“To say that the block chain technology inherently solves governance issues I think is a mistake,” adding that “It is definitely one of the most critical elements that needs to be addressed and it’s really not being addressed, it’s largely being ignored.”

Despite the drive to create decentralized networks where the only formal governance is the community as a whole, the actual direction a community decides they want to take their block chain isn’t always clear and sometimes messy. What happens when the community disagrees? That can lead to a hard fork which happened to Ehtereum in the past year and much more recently to Bitcoin.

In this scenario, the block chain gets split into two by miners who support and implement some type of new functionality or protocol. At the point where the block chain forks, miners who favor implementation begin adding new updated blocks to the block chain separately from miners who oppose implementation by continue adding non-updated blocks. Two block chains now exist and record transactions independently of each other, only sharing transaction history up until the fork.

It’s up to the miners and subsequently the consumers who actually make transactions to determine which one survives, which is in some cases both as seen in both the Ethereum and Bitcoin hard forks. In both cases, the updated versions are the ones that have stayed on top, but not without controversy and friction within their communities.

Citing the recent Bitcoin fork, Swatt calls the nature of these forks “political” stating that “It raises a great point because it shows that one huge aspect of block chain technology and specifically public block chain decentralized networks is that there really hasn’t been a mature discussion or resolution about how these networks are going to be governed.”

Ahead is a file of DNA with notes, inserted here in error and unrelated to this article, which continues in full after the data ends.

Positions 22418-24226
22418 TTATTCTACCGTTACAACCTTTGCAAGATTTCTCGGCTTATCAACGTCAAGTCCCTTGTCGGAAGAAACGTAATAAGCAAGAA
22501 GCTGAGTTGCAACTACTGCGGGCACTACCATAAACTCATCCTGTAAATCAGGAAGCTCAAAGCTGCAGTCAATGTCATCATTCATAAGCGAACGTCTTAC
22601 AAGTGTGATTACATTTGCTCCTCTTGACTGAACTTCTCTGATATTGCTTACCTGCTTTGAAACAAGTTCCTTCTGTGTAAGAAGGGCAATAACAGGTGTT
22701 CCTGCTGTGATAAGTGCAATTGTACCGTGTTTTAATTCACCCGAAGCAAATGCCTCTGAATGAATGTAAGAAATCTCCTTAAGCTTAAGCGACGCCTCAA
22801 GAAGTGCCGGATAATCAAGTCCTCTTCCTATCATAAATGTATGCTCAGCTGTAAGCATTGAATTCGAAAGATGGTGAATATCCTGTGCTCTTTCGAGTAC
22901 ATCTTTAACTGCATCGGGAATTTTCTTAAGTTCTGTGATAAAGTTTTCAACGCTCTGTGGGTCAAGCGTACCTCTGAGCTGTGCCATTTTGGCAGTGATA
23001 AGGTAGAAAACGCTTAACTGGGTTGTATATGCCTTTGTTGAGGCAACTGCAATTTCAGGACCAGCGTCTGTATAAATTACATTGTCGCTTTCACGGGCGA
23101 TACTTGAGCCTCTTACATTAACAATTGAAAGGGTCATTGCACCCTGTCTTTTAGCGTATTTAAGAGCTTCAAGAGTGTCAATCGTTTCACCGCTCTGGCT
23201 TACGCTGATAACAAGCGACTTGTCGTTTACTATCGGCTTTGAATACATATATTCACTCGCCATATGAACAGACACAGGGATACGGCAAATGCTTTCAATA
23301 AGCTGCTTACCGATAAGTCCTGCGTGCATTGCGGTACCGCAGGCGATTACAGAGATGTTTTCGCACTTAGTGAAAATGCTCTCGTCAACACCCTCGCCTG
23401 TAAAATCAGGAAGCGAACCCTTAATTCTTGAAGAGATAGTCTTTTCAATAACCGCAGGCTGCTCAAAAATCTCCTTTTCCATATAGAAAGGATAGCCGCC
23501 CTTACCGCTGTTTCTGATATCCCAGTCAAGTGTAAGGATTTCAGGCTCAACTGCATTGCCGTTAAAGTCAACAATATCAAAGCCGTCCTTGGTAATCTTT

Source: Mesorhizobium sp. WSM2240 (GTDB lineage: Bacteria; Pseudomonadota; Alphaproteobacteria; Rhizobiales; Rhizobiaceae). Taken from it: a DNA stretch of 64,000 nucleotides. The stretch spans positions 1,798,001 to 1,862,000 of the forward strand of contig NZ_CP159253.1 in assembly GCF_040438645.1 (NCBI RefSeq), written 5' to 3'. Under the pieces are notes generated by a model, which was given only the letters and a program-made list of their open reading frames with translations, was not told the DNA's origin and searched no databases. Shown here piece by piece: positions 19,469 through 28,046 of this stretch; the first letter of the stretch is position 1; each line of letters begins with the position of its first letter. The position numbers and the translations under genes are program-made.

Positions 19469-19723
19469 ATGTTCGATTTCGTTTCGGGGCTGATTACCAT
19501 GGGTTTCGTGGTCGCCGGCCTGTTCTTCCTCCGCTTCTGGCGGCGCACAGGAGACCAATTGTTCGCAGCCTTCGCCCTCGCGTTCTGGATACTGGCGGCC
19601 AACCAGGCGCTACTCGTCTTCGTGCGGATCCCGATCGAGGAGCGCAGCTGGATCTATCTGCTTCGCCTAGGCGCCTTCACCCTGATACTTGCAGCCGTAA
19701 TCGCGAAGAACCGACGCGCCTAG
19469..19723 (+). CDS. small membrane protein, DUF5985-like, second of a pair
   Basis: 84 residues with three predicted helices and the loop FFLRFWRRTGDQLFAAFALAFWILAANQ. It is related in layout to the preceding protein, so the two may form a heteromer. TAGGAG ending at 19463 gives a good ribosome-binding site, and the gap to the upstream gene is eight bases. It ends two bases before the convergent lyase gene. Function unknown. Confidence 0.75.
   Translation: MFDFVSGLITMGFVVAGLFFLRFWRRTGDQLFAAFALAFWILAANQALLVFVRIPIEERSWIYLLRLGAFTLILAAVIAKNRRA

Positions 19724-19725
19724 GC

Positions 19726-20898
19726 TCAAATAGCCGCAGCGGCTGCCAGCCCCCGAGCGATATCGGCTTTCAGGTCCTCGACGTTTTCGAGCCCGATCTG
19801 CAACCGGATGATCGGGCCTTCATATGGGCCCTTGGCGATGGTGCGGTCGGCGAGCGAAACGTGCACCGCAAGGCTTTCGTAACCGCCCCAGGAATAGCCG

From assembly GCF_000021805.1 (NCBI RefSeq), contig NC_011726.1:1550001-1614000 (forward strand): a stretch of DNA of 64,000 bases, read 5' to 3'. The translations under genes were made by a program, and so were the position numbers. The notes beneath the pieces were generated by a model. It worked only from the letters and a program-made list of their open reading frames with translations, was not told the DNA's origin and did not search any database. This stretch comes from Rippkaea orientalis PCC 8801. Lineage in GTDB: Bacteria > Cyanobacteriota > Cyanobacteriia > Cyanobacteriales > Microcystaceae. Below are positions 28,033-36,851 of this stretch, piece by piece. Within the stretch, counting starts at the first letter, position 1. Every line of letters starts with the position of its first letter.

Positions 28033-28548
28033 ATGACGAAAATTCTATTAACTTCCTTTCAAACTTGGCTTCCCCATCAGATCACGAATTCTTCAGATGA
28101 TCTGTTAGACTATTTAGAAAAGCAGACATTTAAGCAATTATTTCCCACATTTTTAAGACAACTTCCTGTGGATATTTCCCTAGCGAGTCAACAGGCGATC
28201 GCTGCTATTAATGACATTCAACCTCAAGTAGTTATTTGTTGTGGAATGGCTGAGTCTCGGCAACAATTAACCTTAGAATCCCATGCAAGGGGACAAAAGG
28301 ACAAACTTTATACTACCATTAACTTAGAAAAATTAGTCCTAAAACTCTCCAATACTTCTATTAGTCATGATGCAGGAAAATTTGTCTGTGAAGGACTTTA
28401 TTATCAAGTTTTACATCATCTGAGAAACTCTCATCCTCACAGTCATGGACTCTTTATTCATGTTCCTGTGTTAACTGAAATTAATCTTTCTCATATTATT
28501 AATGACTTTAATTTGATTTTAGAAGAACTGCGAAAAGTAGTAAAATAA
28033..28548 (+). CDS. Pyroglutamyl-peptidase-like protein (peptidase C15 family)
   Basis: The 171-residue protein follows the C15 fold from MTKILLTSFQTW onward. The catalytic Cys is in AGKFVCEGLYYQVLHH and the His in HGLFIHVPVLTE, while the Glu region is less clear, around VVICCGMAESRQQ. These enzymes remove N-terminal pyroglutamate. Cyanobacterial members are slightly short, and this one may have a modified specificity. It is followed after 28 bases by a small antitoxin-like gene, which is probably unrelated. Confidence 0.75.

Even with these key issues, the popularity in digital currencies has significantly increased in the past year as have their values. At the time this article is being written, the total market value of all cryptocurrencies is over one hundred forty billion US dollars, approximately 87% of which belongs to the top ten cryptocurrencies that value together at over one hundred nineteen billion US dollars, and around 50% of which belongs solely to Bitcoin at over seventy billion US dollars. The top five traded cryptocurrencies account for over 75% of total transaction volume.

These numbers could very well be completely different by the time you read this article, or could be the same. The only thing certain in this stage is that while the markets are volatile at all times in the short term, the long term trend has been upward since inception, with total market value increasing over 1000% in the past year alone – the fastest year of growth so far.

Cryptocurrencies are becoming a bigger deal by the minute. Whether or not they disrupt the financial industry or revolutionize the tech industry is yet to be seen, but many would say the answer isn’t if, but when. Block chain technology is ripe with potential and yet to be truly utilized, and it may very well be the platform the next generation connects to and communicates with. The most promising aspect of these technologies is that you – as an individual – can be a part of them today, and perhaps reap their success tomorrow.

 

For more information on tracking and following the digital currency market and trends:

Websites to explore if interested in cryptocurrencies:

For more information on Bitcoin:

For more information on Ethereum:

For more information on block chain technology:

For more information on investing in and the application of digital currencies:

 

As a college student majoring in engineering, I love learning how the world around us works. As a writer, I love exploring why the world around us works. My philosophy is that before we can make any change in our world, we first need to thoroughly understand it.